Briefing

What can be learned from the death of Shanay Walker?

Posted by: Amy Wren and David Smellie | Date posted : 23/05/2017

In 2014, Shanay Walker died at the age of seven, in what a coroner has described as "just about the worst case of child cruelty it's possible to imagine".  Shanay's aunt was subsequently jailed. 

An inquest into Shanay's death was held in March this year and was followed by a Serious Case Review in April.  Both were highly critical of Shanay's school, identifying the following failings in its approach: 

  • At least 10 safeguarding referrals were made about Shanay by teachers at her school.  However, none of these concerns were passed on to the relevant authorities.
  • Certain members of staff appeared to have a fixed view that this was not a safeguarding matter.  Other staff did not feel they could challenge this or the lack of action being taken about concerns raised. 
  • Shanay's aunt dominated and discredited school staff, with allegations of poor communication or unfair targeting.  The school too readily accepted the aunt's version of events: that Shanay's injuries were as a result of self-harm or accident.
  • Staff reported that they were unclear whether they could record or share "soft" information about Shanay, such as the fact she looked "downcast when with her aunt" or her aunt's negative attitude towards her.
  • The school's child safeguarding arrangements were criticised as being "chaotic".  In particular, there were no established processes for recording concerns and no objective management oversight or supervision over safeguarding issues.


Although this case concerned a school, the lessons which can be learned from its failings and missed opportunities are relevant to all organisations which work with children, both in the UK and abroad.  The key points to take away are:

  1. Organisations should remind staff that they all have a responsibility to identify children suffering or likely to suffer significant harm and to alert others to their concerns.  Staff should expressly be made aware that they can report concerns about a child's safety directly to the Local Authority when they feel they are not being listened to. 
  2. Organisations should routinely follow up referrals to children's social care in writing (with details of all concerns recorded by staff) and seek feedback that action is being taken.  
  3. Information which suggests that a child has self-harmed should be taken very seriously, particularly in primary age children where self-harm is rare.  Staff should consider whether abuse is in fact causing the child to self-harm or whether the carer/child could be excusing non-accidental injuries as self-inflicted.  
  4. Staff should receive regular training on child safeguarding and their organisation's safeguarding procedure.  As part of this, it is advisable to remind staff about the NICE guidance on spotting maltreatment in children.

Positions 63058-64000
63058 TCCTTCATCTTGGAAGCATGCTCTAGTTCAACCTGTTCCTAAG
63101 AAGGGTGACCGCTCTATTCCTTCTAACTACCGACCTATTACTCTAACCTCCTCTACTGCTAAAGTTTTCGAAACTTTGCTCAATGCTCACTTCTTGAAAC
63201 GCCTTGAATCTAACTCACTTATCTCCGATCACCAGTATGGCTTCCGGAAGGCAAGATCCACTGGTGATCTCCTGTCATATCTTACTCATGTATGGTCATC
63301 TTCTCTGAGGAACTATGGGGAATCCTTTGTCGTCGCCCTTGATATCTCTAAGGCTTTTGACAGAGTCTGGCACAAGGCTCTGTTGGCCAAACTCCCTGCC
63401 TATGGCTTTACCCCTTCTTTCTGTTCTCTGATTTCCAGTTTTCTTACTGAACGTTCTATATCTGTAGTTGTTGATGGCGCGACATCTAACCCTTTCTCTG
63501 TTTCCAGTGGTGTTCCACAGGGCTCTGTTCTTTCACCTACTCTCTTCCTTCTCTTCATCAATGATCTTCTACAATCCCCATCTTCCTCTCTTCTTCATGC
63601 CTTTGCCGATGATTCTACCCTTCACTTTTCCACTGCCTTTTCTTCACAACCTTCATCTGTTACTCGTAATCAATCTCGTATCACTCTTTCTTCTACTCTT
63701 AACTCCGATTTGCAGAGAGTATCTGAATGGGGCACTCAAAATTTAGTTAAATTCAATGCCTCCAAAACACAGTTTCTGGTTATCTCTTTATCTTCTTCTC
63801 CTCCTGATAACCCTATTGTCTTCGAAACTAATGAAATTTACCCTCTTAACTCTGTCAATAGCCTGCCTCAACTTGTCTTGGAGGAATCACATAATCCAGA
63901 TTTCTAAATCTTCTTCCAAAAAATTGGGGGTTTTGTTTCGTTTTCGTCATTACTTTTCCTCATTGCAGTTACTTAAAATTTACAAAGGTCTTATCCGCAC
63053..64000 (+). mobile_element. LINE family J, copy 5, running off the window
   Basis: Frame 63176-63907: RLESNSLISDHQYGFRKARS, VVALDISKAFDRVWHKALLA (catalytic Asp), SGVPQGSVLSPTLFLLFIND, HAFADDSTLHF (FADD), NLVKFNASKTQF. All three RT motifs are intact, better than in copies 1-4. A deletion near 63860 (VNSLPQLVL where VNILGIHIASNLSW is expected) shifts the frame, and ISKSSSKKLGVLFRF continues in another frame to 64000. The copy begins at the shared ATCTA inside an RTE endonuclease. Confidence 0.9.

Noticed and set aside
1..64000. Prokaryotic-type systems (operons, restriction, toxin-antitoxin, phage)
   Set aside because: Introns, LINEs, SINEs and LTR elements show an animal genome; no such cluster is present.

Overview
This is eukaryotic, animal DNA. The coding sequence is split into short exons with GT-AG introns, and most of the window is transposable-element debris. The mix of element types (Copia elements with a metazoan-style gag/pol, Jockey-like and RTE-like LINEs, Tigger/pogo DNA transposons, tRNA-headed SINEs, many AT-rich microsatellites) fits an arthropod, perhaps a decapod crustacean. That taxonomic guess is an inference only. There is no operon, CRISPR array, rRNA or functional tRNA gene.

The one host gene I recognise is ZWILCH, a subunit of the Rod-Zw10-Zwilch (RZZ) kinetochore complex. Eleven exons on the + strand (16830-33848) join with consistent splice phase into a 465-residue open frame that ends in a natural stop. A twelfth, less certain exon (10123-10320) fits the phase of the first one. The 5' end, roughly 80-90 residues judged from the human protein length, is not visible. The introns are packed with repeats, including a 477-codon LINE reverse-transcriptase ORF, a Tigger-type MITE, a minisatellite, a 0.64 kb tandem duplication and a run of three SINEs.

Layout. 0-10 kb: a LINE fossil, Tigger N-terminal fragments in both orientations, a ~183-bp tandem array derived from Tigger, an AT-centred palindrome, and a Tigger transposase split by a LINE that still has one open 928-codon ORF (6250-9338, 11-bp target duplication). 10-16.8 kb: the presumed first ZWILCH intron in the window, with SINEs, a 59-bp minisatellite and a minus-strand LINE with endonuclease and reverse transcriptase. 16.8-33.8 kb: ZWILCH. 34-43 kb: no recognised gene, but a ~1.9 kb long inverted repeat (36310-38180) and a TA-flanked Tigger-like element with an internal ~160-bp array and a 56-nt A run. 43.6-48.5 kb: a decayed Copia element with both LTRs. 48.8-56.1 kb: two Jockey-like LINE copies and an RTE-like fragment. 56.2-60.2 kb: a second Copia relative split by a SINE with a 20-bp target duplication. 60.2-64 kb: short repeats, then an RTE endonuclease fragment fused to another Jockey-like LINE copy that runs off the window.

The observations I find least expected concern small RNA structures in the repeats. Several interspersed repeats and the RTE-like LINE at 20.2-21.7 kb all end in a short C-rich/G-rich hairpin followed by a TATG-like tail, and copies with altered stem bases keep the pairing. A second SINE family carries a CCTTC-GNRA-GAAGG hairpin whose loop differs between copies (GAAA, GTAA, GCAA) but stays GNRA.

5. Staff should be made aware of the critical importance of observing the carer / child relationship, including how a child appears when discussing concerns in front of a carer.  Any concerns should be recorded and shared.
  6. Safeguarding teams should give consideration as to how "soft" (i.e. not purely factual) information that raises concerns about a child's welfare and wellbeing is recorded and reviewed. 
  7. Staff should display "professional scepticism and curiosity" about incidents relating to child safety.  One of the key features of the Shanay Walker case is the extent to which a number of professionals formed a fixed view that this was not a safeguarding case and, despite reports to the contrary, did not change their mind.  To try to counter this, organisations should adopt a robust procedure of management oversight and supervision in potential safeguarding cases, to allow staff to critically reflect on their views, explore the potential factors which might be influencing them and help prevent one side of a story from being accepted too readily.
  8. Inconsistencies in stories told by children (or, as in Shanay's case, where a child later changes their story or says they have lied) should be explored further.  Particularly in the case of a young child, consideration should be given as to the reason for a lie and whether the child might be afraid or have been told not to tell the truth.

Although rare, this case sadly highlights what can happen when safeguarding procedures aren't followed or when safeguarding professionals uncritically accept a particular version of events.  The school in question has said that safeguarding children is now at the "heart" of the school's objectives and, if these types of cases stand any chance of being avoided, it is imperative that all organisations that work with children adopt the same approach.

With thanks to Susan Harrison, Group Head of Safeguarding at Cognita Schools, for her initial summary of this case.

If you require further information on anything covered in this briefing please contact Amy Wren (amy.wren@farrer.co.uk; or 020 3375 7627), David Smellie (david.smellie@farrer.co.uk), or your usual contact at the firm on 020 3375 7000. Further information can also be found on the Schools and Child Protection pages of our website.

This publication is a general summary of the law. It should not replace legal advice tailored to your specific circumstances.

© Farrer & Co LLP, October 2016